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Perry’s No Tea Party Darling in Texas

HOUSTON — Texas Gov. Rick Perry might seem like the ideal tea party presidential candidate, but he hasn’t been winning over activists at home — and it’s not just because he’s competing with Rep. Ron Paul, a fellow Texas Republican, for their affection.

“A lot of what he’s done doesn’t measure up to his rhetoric,” said Don Zimmerman, a tea party activist and member of the Texas State Republican Executive Committee.

Although Perry has railed against the federal stimulus, made billions in state budget cuts and threatened secession at an anti-tax rally he hosted, his tea party critics are disappointed with his performance as governor over the past 11 years. They accuse him of flip-flopping on issues such as immigration and federal stimulus funds, and cite his ties to big corporate donors and the inside circles of the Texas Republican Party.

“Both party establishments are growing government, and Rick Perry is just kind of a poster boy for that,” said Debra Medina, a tea party leader who challenged Perry during the 2010 Republican gubernatorial primary. In the race against Perry and another popular Texas politician, Sen. Kay Bailey Hutchison, Medina won 19 percent of the vote despite widespread criticism for her questioning of whether the government played a role in the Sept. 11 attacks.

Like many of Perry’s tea party critics, Medina and Zimmerman favor Paul, the other Texan vying for the GOP presidential nomination. Paul’s supporters in Texas say the Congressman is the true tea party candidate. “I think the heart and the soul of the tea party is with Ron Paul,” Zimmerman said.

But Perry’s critics go beyond just Paul supporters. Apostle Claver, whose Raging Elephants website advises Republican candidates on how to court minorities, published a blog post Monday steering conservatives away from Perry.

“He has learned how to counter his true beliefs for the purpose of disguise in order to gain promotion,” Claver wrote, accusing the governor of failure on two key tea party issues: immigration and budget matters.

Though he favors strong border security, Perry signed the Texas DREAM Act in 2001 to allow some illegal immigrants pay in-state tuition for higher education. And even though he criticized the federal stimulus laws, Perry used that money to balance his state’s budget.

“Before you plaster a Perry bumper sticker on your pickup because you think he’s genuinely ‘Tea Party’ and strong on the 10th Amendment, understand that the Texas tea parties are divided on him,” Claver wrote in his post.

Perry hasn’t been shy about confronting his critics. When asked by Fox News why some Texas tea party groups oppose him, Perry responded, “A prophet is generally not loved in their hometown.”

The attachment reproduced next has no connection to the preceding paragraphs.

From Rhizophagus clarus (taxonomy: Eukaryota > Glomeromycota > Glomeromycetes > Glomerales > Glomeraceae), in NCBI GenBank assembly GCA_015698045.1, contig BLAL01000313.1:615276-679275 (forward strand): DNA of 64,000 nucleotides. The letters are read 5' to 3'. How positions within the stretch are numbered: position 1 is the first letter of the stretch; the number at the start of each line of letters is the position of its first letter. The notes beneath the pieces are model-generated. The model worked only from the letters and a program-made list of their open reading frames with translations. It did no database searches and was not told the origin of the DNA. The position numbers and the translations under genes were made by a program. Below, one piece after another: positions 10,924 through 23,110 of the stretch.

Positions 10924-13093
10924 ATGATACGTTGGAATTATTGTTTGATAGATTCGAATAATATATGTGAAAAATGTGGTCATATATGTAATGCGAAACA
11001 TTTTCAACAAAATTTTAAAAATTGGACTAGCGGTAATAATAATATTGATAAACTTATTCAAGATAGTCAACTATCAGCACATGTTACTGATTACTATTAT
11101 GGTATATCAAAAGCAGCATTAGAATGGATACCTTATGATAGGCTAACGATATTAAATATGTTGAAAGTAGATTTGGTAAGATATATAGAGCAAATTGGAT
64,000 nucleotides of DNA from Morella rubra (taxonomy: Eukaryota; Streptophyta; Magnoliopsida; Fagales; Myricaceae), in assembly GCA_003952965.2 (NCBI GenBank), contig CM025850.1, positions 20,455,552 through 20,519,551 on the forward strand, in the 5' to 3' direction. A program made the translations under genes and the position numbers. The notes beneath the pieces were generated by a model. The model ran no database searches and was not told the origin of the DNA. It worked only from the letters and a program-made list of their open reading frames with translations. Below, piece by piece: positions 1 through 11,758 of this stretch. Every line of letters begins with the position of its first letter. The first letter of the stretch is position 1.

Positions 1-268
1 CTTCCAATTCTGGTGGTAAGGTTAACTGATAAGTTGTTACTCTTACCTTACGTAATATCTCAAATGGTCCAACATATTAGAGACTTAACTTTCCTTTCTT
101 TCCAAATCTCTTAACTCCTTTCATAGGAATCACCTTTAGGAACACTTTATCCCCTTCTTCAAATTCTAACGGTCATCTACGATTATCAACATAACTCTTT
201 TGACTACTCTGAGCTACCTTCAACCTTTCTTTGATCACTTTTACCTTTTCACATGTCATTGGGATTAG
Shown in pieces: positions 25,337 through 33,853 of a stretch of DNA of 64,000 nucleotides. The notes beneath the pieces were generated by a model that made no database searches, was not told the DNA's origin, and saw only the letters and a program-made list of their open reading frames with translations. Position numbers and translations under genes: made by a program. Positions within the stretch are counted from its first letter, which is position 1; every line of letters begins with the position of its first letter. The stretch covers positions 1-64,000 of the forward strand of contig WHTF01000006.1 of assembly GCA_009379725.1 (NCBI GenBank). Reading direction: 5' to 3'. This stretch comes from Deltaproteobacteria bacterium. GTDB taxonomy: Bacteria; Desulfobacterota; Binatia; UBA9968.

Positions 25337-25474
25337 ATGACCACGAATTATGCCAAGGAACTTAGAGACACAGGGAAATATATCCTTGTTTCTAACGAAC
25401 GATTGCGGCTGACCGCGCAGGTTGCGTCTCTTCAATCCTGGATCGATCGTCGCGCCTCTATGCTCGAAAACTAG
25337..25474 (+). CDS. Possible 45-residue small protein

Perry spokesman Mark Miner told Roll Call that for every tea party group that opposes Perry, there is one that supports him.

“While they may not agree on every issue every time, a vast majority have supported him,” Miner said, adding that tea party groups “share the governor’s philosophy.”

Part of Perry’s challenge in Texas is the length of his tenure as governor. That alone is a strike against him for many tea party activists who are distrustful of government.

“More and more, I think tea parties are just skeptical of anyone,” said Felicia Cravens, a board member of the Houston Tea Party Society.

Cravens credited Perry for supporting the tea party movement when it began two years ago. The governor hosted a rally at the state Capitol and has since attended numerous tea party events, including a recent one held by the Houston-based King Street Patriots. It is among the largest tea party groups in the state and has worked with the governor.

Cravens hasn’t decided whether she will back Perry in the Republican primary, but she said he has her vote against President Barack Obama.

Tea partyers were split on whether to support Perry in his gubernatorial re-election bid last year. But plenty of them backed him, propelling him to victory.

Melissa Clouthier, a conservative blogger who frequently speaks to tea party groups, said she upset many of those groups by endorsing Perry.

“I think he is competent, experienced and conservative. … For a politician, he’s really great,” she said. “It’s one thing to campaign very ideologically. It’s another to get policy done.”

Although fellow Texans may criticize Perry, Clouthier said other tea party activists are likely to support his views on states’ rights and low taxes.

“I think the tea parties, they are practical, too,” she said. “They want somebody who can win, and they want somebody who can govern.”

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